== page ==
not the shadow side (sun behind you). This may require
that you reposition the vehicle during a photo shoot
for optimum lighting. Make sure that the areas that
you are photographing (i.e. front/side, etc.) are position
for best lighting.
you have positioned the vehicle, and before you start
to take any pictures, examine the vehicle and carefully
look for any shadows, including those cast from distant
trees, any reflections or other things that are visible
on the surface. Also be sure to look at the windows,
and through the windows to make sure there is nothing
showing that will be distracting. Remember that once
the final picture printed, these flaws will stand out
So many of your vehicles shine like a mirror, so it
is important to follow the guidelines presented here.
. We can correct some of this from the picture, but
often specific details such as emblems will be washed
out and can not be restored. Pay attention
to any reflections and shadowing that could make body
panels look like a poor paint job or in need of body
there are small replica cars in our rear window or
on display elsewhere in the car. If you have tinted
windows often the replica will not be clear. We suggest
that you take pictures both with the model showing,
and with it removed.
any window plaques, displays or show stickers or items
hanging from your mirror that you do not want to be
in the photograph. Remove the key chain as well since
they can be distracting.
you want the background where you are taking the photographs
to be included in the final work, it is best to park the
vehicle in front of a plain background such as a building
or where there are no cars or other distractions in the
background. If you do want the background to be included,
it should not be distracting or too busy taking away from
your vehicle. One example of this would be a telephone
pole behind the car that looks like it is sticking out
of the roof.
Keep your antenna lowered to the lowest level. Antennas
sticking way up do not add anything to the picture and
just add for what can be empty space above the car.
a series of photographs with all doors, hood, trunk
are completely closed. This series should include
the following shots (refer to the picture bar to
Straight on from the front
on from the back
front quarter to side panel shot (take one crouched
down, as well as standing)
front quarter to side panel shot ( one crouched
down, as well as standing)
on left/right side
Rear quarter panel shot (take one crouched down,
as well as standing)
the above positions with the parking lights, and/or
a convertible, take pictures with the top up and
down, and for some unique cars, such as those
with retractable tops, you may also want to take
pictures during different stages of the top going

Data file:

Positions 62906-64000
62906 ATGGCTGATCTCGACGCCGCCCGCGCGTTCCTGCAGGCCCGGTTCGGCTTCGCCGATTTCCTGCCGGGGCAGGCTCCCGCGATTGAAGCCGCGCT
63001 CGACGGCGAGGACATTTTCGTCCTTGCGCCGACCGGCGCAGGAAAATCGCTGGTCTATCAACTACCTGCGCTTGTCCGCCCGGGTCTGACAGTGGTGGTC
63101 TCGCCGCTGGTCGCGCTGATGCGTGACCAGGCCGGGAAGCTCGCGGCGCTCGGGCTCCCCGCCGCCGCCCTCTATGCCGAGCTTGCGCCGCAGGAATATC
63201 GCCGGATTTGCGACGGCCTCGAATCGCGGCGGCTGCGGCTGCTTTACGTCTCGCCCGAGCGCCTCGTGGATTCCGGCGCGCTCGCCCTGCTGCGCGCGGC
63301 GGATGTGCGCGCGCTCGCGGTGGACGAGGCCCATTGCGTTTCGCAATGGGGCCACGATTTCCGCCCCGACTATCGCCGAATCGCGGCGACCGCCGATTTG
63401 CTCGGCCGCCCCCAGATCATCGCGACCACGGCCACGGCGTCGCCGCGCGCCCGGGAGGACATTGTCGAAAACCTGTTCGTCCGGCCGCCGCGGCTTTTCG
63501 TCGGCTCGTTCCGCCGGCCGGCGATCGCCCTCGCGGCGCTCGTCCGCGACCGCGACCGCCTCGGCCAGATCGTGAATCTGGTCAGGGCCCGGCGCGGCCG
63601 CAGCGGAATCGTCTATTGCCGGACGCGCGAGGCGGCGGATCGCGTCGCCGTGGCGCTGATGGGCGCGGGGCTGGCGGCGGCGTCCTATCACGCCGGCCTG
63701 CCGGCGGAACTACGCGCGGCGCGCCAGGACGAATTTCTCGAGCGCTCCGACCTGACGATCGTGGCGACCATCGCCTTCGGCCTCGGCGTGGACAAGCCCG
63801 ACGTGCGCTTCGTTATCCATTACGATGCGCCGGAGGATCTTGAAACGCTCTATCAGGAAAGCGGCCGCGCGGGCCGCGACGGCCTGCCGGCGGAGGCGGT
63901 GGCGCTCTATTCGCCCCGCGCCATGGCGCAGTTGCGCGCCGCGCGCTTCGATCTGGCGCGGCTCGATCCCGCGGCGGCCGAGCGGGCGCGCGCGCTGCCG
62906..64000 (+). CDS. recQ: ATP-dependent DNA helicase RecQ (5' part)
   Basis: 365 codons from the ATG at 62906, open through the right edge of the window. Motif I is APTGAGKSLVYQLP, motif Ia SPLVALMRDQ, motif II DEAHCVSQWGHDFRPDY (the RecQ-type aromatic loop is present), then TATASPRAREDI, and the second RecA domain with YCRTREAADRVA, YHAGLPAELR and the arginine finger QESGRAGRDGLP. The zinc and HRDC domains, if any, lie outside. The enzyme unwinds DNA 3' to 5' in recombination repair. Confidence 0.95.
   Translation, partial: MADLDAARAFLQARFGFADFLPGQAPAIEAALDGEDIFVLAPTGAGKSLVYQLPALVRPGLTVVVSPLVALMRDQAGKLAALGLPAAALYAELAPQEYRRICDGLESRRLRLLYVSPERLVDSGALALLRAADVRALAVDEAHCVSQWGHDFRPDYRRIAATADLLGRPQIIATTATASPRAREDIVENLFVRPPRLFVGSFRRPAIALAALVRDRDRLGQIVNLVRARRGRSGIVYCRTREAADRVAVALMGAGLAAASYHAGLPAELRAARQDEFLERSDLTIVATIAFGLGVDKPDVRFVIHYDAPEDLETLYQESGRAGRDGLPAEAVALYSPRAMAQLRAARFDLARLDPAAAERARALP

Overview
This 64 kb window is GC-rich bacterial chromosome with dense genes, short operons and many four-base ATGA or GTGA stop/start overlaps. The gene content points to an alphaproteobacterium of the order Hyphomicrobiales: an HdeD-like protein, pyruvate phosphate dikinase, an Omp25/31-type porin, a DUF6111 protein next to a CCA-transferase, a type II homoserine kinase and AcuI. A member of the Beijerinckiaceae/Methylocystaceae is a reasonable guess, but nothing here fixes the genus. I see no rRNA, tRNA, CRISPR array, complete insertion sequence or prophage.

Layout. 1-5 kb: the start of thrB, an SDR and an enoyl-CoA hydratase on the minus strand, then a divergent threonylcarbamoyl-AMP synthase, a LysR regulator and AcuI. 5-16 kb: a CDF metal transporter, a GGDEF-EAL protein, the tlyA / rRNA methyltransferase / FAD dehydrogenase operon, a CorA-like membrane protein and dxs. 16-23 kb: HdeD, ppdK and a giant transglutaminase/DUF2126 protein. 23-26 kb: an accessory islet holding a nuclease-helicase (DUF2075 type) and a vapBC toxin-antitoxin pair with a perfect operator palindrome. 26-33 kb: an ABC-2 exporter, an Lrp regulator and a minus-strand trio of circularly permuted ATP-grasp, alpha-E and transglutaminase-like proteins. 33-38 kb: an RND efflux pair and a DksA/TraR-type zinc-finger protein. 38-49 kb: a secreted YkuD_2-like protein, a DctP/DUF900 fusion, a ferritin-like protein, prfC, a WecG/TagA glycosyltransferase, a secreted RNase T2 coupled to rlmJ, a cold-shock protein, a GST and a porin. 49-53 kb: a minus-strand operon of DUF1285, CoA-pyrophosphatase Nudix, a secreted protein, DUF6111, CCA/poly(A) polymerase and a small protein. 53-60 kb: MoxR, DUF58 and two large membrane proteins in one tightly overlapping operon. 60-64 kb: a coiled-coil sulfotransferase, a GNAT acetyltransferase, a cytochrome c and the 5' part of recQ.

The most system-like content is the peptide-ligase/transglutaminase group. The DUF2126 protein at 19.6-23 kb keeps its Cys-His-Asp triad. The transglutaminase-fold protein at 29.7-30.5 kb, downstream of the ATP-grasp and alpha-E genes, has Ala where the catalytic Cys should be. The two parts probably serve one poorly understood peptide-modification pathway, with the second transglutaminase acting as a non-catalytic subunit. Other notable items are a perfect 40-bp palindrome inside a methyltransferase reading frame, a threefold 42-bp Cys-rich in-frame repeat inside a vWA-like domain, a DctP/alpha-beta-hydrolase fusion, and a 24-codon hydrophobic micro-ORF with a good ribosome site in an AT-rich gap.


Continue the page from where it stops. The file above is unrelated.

some with the windows completely rolled down.
This minimizes any reflections for the area, and
also allows visibility into and through the car.
of your vehicles have areas that are special to you,
such as an emblem, gas cap, dash board, steering wheel,
or even a specific body part. Take multiple photographs
of each of these areas with slightly different angles
and we can incorporate them into the art work. Remember
to be sure that your steering wheel is straight, and
for that twist gas cap is also straight and zoom in
to fill the frame.
of our themes pictures such as the magazine covers
include engine pictures or dash pictures, so be sure
to include these as well. If you would like multiple
vehicles in the same picture ,be sure to take complementary
pictures such as the two green mustangs.
Lastly, we want to emphasize that you must start with
a good quality photograph, do not just look at the vehicle,
but look around it to be sure that you or something around
is not casting a shadow into the picture, and that your
reflection is not visible in the car. If you are up close
taking a picture of a badge or lettering, your reflection
may be visible
on from the font
Rear quarter/side panel. Bottom: Right front
on left/right side
NOTE that all images of the cars, logos, etc. used
on these pages were provided by the customers. Because
of trade mark restrictions, we DO NOT provide trademarked
logos (or images) for use on your photographs. However,
if you provide pictures of your emblems, badges or logos
from your car or property that "you own" we
will try to incorporate them. All emblems/badges/logos
or other trade marked images used on this site have
been provided by customers for their pictures exclusively.
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Classic Car Pictures and Art by Palmieri Concepts